These fundamental laws of our land support the rights of Moral Monday protesters to gather in the North Carolina General Assembly to sing, pray, and hold signs. Moral Monday protesters were unlawfully arrested for exercising her constitutional rights to assemble at the General Assembly, a forum designated by the North Carolina Constitution for the exercise of their State Constitutional right to directly instruct her legislators and engaged in unrestrained political speech. N. A. A. C. P. v. Claiborne Hardware Co., 458 U.S. 886, 907-08, 102 S. Ct. 3409, 3422-23, 73 L. Ed. 2d 1215 (1982) (holding the right to assemble as inseparable from the right to speak because “collective effort individuals can make their views known, when, individually, their voices would be faint or lost”);  Citizens United v. Fed. Election Commission, 558 U.S. 310, 339-41, 130 S. Ct. 876, 898-99, 175 L. Ed. 2d 753 (2010) (protecting political speech as the highest form of speech protected by our Constitution)
        Another Constitutional problem with Chief Weaver’s order is that he exercised sole discretion in determining whether the General Assembly was “disturbed.” Shuttlesworth v. City of Birmingham, 394 U.S. 147 (1969); Edwards v. S. Carolina, 372 U.S. 229, 83 S. Ct. 680, 9 L. Ed. 2d 697 (1963) Chief Weaver allowed protesters into the second floor of the General Assembly each week knowing they were going to protest, and then declared their assembly an “unlawful assembly” when he determined the General Assembly had been “disturbed.” This arbitrary enforcement of the rule was the same kind of unfair application of the law that led Penn to complain.

6. No Violence, No Riot

        Penn was charged under the common law charge of inciting a riot. The jury did not find that he spoke any words causing a riot, or that any riot ensued. Mr. Meade pointed out that a riot requires some violence or threat of violence which did not occur. The prosecution of Quakers, a non-violent people, for causing a riot led to a not guilty verdict because there was no evidence of violence. The Jury could only find that Penn spoke, and did not find any violence.
        Similarly, at the first Moral Monday trial, the State proceeded on the theory that the assembly was unlawful because there was a reasonable belief that there was going to be violence. The definition of “disorderly conduct” required a showing of violence, threat of violence, or riot. N.C. Gen. Stat. 14-288.4(a)(1) and (2) The State initially claimed that Chief Weaver’s order to disperse was based upon the threat of violence. (Blythe, Oct 4, 2013)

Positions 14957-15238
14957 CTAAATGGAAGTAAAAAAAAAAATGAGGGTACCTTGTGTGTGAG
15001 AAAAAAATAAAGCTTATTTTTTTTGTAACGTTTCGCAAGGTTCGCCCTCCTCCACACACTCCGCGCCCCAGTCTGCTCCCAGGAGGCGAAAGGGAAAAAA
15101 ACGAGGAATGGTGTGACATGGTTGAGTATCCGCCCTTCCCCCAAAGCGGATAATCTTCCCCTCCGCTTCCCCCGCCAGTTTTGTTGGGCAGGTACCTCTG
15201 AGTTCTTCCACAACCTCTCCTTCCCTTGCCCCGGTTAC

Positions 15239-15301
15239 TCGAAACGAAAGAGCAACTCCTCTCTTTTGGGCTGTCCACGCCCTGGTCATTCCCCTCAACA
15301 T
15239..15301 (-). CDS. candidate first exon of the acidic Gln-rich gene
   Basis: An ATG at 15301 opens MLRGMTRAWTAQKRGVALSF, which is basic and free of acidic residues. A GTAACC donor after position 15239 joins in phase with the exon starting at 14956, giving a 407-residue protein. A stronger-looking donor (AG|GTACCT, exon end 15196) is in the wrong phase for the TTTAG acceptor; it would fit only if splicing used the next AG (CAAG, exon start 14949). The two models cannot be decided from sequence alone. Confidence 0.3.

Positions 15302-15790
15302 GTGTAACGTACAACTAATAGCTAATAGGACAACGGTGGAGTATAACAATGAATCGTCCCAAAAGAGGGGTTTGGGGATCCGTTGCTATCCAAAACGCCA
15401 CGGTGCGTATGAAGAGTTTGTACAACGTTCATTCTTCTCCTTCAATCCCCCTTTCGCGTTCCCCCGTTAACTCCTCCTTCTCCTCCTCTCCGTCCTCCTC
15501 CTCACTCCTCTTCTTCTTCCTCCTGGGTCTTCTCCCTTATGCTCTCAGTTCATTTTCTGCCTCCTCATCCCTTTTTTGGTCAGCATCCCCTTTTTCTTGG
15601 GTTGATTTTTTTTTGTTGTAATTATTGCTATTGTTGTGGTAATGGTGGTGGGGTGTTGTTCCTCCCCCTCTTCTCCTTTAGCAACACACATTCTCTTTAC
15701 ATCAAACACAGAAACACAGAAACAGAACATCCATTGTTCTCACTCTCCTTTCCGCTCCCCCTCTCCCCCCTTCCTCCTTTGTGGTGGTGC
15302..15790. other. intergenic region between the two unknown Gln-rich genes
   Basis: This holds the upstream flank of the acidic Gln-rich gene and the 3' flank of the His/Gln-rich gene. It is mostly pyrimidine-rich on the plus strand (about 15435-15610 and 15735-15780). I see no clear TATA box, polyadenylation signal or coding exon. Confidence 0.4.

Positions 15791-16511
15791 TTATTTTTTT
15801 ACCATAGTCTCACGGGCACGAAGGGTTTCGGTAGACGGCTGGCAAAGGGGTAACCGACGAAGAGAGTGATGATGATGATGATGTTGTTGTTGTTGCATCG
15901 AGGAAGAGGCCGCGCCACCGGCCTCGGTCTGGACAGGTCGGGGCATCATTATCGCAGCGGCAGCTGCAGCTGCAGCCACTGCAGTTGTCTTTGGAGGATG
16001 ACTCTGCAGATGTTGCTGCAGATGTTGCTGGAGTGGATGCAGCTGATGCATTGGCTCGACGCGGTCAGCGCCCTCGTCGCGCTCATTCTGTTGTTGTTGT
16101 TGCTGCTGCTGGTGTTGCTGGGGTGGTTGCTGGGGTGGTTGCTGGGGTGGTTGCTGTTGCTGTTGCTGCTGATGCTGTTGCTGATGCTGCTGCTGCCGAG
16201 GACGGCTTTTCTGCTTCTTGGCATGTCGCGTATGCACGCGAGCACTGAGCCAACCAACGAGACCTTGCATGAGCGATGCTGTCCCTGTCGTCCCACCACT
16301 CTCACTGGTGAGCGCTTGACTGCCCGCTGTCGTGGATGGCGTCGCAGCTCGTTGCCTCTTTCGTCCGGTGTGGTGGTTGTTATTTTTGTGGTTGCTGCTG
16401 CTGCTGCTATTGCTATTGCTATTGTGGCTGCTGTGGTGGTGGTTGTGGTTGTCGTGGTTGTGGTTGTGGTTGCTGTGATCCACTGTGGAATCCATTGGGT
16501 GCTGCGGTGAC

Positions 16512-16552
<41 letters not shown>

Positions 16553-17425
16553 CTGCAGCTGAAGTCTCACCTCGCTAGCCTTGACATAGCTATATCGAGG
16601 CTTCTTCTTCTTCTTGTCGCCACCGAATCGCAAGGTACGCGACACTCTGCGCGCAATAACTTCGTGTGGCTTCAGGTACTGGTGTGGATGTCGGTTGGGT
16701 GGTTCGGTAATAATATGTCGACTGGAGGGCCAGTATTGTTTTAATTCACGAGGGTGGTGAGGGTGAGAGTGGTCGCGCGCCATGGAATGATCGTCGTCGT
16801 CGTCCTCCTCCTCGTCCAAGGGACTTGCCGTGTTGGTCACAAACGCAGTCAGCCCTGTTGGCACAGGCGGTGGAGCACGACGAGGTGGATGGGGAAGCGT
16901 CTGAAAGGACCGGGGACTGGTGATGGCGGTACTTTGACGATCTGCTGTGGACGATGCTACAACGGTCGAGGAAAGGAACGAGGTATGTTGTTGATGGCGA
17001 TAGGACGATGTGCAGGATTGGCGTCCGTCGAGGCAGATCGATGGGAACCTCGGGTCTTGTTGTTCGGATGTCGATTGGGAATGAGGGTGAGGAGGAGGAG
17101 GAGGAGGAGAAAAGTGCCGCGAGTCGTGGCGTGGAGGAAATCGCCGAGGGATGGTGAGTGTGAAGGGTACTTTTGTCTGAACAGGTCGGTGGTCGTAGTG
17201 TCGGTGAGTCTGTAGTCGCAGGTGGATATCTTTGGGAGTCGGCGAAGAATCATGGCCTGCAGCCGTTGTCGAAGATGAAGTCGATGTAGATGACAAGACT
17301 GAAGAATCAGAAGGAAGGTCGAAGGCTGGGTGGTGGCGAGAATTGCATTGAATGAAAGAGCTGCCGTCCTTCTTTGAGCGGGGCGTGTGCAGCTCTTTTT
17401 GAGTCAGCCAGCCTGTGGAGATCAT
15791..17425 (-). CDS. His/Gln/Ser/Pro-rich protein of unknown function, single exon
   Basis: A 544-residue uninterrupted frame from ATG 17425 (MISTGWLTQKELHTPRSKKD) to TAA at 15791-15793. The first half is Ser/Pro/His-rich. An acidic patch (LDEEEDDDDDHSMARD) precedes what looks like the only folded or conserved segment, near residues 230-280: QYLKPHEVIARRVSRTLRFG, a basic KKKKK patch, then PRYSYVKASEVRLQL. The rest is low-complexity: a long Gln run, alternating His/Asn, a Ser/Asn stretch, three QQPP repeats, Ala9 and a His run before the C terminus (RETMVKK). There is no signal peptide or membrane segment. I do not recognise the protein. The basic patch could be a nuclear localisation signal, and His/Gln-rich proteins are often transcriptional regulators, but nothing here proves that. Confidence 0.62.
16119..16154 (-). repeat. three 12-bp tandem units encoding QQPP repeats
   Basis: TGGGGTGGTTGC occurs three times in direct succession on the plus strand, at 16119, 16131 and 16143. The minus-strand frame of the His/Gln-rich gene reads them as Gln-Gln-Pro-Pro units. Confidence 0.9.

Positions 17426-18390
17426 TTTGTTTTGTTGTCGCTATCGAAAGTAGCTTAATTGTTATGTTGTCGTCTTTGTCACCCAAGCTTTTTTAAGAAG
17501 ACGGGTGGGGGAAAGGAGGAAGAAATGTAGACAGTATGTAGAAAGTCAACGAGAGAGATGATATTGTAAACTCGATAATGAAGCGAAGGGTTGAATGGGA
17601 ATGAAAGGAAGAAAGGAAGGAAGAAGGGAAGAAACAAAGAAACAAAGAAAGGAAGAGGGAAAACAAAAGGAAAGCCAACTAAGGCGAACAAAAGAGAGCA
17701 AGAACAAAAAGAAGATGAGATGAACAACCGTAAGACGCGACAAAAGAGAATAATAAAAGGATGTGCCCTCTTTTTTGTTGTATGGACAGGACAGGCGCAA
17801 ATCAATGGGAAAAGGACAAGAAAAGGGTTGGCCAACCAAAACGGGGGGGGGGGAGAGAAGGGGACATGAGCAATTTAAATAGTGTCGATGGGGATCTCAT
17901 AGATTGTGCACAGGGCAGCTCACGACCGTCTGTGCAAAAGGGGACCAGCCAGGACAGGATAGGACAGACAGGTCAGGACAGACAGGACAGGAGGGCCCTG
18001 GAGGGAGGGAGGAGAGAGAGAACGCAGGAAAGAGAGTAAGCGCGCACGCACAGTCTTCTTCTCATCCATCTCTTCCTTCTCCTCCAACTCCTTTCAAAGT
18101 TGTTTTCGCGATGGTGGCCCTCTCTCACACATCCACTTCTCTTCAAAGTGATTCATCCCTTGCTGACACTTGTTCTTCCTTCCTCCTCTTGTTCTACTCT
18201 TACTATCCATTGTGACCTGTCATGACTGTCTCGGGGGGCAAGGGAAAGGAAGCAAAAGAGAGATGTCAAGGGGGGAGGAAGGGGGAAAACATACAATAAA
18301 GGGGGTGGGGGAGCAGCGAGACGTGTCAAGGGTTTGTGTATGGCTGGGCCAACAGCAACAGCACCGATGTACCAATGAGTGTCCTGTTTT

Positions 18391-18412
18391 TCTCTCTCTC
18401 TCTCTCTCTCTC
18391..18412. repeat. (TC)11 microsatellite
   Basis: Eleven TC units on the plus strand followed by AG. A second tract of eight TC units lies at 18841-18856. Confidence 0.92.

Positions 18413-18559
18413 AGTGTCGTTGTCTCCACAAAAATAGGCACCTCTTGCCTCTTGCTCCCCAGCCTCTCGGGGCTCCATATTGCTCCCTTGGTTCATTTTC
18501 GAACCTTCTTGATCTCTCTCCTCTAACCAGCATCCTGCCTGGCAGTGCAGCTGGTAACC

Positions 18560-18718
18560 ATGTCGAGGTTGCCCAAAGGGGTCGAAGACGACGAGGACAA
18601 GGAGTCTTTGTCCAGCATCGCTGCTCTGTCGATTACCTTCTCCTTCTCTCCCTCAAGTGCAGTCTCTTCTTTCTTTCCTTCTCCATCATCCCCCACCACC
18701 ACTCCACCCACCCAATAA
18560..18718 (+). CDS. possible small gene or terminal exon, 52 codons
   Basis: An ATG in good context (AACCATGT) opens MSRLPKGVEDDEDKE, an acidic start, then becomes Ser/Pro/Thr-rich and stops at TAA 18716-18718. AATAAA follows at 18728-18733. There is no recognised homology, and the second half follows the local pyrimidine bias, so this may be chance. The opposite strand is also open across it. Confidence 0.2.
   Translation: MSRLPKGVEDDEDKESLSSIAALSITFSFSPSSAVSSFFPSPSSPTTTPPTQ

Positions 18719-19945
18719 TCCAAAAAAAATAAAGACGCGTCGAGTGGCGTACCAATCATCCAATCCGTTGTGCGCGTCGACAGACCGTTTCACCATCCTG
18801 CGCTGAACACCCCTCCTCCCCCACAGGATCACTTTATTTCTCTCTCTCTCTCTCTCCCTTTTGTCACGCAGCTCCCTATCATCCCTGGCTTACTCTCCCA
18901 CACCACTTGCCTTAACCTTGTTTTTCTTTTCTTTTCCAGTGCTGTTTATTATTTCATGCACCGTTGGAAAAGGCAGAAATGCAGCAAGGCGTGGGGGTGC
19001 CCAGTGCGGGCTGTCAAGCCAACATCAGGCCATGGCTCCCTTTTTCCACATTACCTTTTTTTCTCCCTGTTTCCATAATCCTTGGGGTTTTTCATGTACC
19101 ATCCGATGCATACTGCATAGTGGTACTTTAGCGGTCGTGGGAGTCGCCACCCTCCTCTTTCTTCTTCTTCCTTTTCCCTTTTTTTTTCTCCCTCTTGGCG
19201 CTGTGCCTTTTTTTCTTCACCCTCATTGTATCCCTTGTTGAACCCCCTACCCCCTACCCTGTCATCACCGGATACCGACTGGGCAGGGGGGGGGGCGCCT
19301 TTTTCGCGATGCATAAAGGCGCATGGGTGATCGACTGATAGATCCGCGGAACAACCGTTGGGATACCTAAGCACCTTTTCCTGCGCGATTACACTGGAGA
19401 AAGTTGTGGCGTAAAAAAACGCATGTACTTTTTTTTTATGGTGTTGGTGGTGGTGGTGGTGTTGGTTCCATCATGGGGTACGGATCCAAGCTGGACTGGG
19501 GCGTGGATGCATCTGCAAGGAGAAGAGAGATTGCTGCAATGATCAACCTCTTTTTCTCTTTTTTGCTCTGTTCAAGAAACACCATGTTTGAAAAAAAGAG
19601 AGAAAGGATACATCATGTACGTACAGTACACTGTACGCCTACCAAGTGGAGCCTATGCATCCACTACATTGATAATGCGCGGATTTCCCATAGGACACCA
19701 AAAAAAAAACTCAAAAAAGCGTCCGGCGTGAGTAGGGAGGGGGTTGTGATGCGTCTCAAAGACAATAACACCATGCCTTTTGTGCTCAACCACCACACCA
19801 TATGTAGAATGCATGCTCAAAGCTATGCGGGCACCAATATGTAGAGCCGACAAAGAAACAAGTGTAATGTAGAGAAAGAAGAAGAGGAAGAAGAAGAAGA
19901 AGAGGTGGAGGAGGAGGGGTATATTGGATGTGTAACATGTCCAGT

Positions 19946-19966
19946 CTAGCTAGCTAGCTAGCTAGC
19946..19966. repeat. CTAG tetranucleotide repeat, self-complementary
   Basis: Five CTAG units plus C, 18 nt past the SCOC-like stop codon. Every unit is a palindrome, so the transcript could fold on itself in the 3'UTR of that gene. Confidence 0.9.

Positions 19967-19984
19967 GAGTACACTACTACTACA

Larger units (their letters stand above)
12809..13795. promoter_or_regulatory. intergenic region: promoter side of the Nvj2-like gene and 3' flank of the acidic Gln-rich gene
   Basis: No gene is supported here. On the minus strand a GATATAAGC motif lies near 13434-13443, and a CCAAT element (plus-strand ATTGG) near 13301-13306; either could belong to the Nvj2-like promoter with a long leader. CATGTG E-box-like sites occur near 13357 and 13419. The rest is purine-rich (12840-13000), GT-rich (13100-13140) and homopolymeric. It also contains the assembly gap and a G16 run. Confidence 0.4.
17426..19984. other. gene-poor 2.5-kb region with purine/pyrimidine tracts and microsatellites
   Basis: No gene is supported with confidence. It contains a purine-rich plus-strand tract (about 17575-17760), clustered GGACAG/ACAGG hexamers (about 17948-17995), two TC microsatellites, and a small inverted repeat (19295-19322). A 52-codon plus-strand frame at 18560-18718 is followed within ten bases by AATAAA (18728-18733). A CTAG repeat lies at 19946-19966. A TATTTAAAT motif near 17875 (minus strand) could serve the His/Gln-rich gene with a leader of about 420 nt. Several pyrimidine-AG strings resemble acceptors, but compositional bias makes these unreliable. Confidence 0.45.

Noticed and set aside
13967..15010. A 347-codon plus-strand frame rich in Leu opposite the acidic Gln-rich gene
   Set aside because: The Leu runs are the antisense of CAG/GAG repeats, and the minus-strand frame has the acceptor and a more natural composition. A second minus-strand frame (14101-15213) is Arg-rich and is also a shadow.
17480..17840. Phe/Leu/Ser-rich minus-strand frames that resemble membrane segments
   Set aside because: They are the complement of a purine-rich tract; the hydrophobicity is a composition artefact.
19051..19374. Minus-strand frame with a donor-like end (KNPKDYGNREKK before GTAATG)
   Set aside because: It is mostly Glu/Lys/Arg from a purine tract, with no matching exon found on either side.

Mary Elizabeth Wilson, the assistant Wake County district attorney assigned to the 940 cases stemming from the “Moral Monday” arrests, argued that Weaver, the police chief tasked with keeping peace inside the building, could order people to disperse and leave the state property if he had “reason to believe” there might be violent and risky behavior. The judge agreed with the prosecutor’s argument, saying the officer must “reasonably believe disorderly conduct is occurring.” (Blythe, Oct. 4, 2013)

        Despite clearly peaceful, non-violent protests, the Moral Monday protesters were charged with “failure to disperse” which requires a showing of an imminent threat of violence. N.C. Gen. Stat. 14-288.4(a)(1) and (2) After a few trials, it became clear that there was never a threat of violence and the Judge began to acquit protesters of the charge of “failure to disperse.”  Then the State stopped proceeding on the theory of “failure to disperse” because the State recognized there was no evidence of violence or threat of violence.
        It is a common assumption in the prosecution of gatherings of people that there is a potential for violence. This assumption reveals the State’s fear of the people coming together, despite fundamental laws of the land which encourage the gathering of the people.

7. Jury Nullification

        Penn’s case is an example of the jury finding contrary to the way the Court wanted the jury to find. It has been cited as the first example of jury nullification. (Reed, 1125)  So far, all of the Moral Monday trials have been bench trials before a judge. Those who are watching the Moral Monday trials are awaiting the first jury trials and wondering whether jury nullification may play a role. (Hall, Nov. 3, 2013) In an editorial for the Raleigh News and Observer, former prosecutor Jack Hall wrote, “Criminal conviction of the Moral Monday folks seems harsh. The resolution of the prosecution of the Moral Monday protesters might usefully involve the concept of “jury nullification.” Let the government know how much the public is not inclined to convict those who truthfully and fairly criticize our lawmakers.” (Hall, Nov. 3, 2013)]

A. Lessons in Civil Liberty, Community based lawyering, and the Spirituality of Gathering